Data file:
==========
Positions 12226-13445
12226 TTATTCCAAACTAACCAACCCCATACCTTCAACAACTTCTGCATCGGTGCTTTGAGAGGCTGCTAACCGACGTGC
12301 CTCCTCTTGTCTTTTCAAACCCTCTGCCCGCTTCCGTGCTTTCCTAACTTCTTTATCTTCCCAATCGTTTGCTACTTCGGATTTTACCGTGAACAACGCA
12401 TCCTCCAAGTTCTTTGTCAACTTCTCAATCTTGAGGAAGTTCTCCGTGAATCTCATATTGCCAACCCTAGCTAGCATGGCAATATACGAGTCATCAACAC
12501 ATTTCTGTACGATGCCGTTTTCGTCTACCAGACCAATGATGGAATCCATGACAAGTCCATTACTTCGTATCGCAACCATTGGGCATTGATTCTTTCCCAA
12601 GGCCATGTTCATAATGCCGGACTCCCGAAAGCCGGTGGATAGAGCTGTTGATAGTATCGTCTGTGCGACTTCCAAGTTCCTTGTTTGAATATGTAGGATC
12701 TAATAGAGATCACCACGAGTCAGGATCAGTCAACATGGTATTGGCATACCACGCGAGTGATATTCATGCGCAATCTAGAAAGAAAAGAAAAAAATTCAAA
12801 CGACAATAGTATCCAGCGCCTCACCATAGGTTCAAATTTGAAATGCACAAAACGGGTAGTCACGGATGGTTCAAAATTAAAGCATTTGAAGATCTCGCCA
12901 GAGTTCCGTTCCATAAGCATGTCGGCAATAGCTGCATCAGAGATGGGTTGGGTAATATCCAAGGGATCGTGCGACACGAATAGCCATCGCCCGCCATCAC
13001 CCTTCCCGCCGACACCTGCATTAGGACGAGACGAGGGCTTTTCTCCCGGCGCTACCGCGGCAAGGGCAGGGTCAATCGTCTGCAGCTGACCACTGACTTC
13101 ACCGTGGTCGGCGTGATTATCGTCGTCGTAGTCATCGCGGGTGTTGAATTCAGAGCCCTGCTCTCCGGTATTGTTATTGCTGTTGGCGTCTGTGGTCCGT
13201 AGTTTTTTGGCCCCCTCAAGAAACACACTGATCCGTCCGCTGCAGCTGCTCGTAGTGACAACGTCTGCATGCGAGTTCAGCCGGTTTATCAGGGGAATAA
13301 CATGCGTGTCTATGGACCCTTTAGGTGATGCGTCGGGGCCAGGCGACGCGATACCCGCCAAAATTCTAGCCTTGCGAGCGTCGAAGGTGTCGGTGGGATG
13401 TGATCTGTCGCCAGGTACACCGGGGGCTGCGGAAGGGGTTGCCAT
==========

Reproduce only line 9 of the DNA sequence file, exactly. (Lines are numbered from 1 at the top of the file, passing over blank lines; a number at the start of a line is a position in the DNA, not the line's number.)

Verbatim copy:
12901 GAGTTCCGTTCCATAAGCATGTCGGCAATAGCTGCATCAGAGATGGGTTGGGTAATATCCAAGGGATCGTGCGACACGAATAGCCATCGCCCGCCATCAC